Following the start of the lockdown all store staff and those in supporting field-based roles were furloughed. Head office employees in key roles were required to work from home on reduced hours and salaries while those who were not required to work were also furloughed. Refer to Office’s Human Capital Report.
Managing account payments
Account payments in Truworths declined significantly during lockdown owing to customers not being able pay their accounts in store, which is the preferred means of payment for the majority of customers. Supplementary digital payment channels were opened ahead of lockdown and customers were also able to pay accounts at major food retail chains which traded during lockdown. A core team of collections staff was enabled to work from home to continue servicing the debtors book and driving digital collections. Owing to the adverse financial effect of the lockdown on many South Africans, payment interventions were offered to customers whose accounts were in good standing, including a one-month skip payment option (refer to Managing Account Risk).
Supply chain and inventory management
The pandemic had a significant impact on the international and local supply chain, and processes were implemented to mitigate the risk of the business holding excess inventory due to reduced sales, thereby protecting the gross margin and preserving cash.
Sales forecasts were adjusted to manage stock levels, with the planning and buying teams negotiating with suppliers to either cancel or preferably delay orders. Truworths also provided support and assistance to key local suppliers in the form of advice, early payment terms and the purchase of raw materials for production. In Truworths, gross inventory only increased 3.1% for the financial period, with no winter over-stock position and no impact on the gross margin. Inventory levels in Office were 26.0% lower at period-end, contributing to the Group’s inventory being down 4.6% for the period. Refer to the Truworths Managing the Risk of Fashion and the Office Managing the Risk of Fashion report.
Engaging with landlords
Following extensive negotiation with landlords on the payment of rentals and services during the COVID-19 lockdown, and subsequently when trading restrictions applied, Truworths reached agreement with most landlords and paid approximately 15% of rentals due.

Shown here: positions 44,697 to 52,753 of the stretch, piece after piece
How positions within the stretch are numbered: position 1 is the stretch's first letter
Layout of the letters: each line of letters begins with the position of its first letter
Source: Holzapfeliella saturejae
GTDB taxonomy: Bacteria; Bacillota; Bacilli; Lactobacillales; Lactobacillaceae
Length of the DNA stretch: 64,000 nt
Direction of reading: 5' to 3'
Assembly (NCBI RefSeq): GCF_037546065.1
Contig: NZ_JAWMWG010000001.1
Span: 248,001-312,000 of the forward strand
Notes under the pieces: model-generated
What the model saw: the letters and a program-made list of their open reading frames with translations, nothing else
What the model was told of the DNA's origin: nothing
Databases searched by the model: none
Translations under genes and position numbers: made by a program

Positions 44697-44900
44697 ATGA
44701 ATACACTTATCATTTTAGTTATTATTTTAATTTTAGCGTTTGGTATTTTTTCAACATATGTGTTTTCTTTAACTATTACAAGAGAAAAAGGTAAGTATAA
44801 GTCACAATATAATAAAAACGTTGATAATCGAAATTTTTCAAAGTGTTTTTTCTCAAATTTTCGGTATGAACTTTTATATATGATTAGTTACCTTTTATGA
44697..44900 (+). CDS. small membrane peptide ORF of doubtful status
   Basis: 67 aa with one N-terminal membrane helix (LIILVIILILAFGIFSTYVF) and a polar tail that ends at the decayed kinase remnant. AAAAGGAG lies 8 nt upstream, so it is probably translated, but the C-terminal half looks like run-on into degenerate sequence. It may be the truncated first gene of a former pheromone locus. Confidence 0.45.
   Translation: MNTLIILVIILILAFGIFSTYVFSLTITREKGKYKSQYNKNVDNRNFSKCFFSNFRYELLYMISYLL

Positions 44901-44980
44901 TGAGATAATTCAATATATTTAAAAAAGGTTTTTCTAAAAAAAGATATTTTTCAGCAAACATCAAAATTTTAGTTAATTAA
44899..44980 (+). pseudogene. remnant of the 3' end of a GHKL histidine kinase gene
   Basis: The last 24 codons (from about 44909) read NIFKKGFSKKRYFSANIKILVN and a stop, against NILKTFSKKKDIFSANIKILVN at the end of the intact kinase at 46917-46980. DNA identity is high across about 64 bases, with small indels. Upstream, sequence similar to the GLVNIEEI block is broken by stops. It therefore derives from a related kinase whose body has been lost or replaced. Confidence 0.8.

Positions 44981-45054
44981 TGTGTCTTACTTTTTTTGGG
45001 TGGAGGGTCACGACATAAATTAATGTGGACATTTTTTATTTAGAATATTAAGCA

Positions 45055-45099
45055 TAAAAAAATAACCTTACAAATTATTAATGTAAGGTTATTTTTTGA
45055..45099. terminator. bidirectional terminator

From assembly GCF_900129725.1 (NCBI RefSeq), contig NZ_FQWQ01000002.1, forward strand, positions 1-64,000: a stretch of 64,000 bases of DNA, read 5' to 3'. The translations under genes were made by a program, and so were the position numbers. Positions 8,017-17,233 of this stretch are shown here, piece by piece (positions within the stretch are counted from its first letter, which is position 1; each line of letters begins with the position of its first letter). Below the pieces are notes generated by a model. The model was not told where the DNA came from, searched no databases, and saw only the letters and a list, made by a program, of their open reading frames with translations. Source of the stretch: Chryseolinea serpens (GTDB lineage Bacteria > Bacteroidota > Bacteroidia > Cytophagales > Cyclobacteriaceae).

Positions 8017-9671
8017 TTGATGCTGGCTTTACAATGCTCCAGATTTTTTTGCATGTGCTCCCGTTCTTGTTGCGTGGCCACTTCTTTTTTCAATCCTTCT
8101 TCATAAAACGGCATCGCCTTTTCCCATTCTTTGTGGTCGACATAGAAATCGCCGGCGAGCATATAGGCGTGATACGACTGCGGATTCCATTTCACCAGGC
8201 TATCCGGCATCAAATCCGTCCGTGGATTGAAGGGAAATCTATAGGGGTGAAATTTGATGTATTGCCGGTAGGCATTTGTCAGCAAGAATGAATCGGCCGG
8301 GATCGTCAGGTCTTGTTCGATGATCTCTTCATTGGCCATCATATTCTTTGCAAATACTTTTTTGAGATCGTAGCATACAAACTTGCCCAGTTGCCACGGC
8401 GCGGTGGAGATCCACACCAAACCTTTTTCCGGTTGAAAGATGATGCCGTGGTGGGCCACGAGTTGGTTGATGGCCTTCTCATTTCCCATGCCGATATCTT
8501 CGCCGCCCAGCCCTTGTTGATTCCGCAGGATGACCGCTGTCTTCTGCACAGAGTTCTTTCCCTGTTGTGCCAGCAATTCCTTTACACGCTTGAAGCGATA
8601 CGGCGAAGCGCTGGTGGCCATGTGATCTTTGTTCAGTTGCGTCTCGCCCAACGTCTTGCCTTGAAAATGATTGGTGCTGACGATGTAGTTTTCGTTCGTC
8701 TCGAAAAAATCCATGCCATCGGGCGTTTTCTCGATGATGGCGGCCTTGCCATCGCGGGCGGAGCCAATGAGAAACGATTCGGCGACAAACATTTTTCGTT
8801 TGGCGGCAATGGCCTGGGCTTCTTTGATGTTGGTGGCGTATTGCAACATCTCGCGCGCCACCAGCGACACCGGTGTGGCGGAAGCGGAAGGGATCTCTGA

In Office, management engaged with landlords in an attempt to secure lockdown rental concessions and to negotiate more favourable lease terms or exit leases. Rental concessions were agreed and in some instances more favourable lease terms were secured.
Stores were adapted to be COVID-19 secure to ensure the safety of employees and customers after the hard lockdown ended. Store layouts were adjusted to meet social distancing requirements, while the number of customers permitted in stores was limited. To ensure safety, specific guidelines are being followed when garments and footwear are tried on by a customer. In Office, if an item is not purchased, it is cleaned with anti-viral spray and left in quarantine for an hour before being returned to stock. In Truworths, garments that are tried on in-store and not purchased are heat pressed before being returned to stock.
COVID-19 and the related trading restrictions contributed to:
- lower revenue being generated from retail sales and lower account payments;
- higher provisions for doubtful debts in Truworths which increased operating expenses; and
- the impairment of intangible and other assets.
These factors have had a significant impact on the Group’s profitability for the 2020 financial period and this is covered in further detail in the Chief Financial Officer’s Report.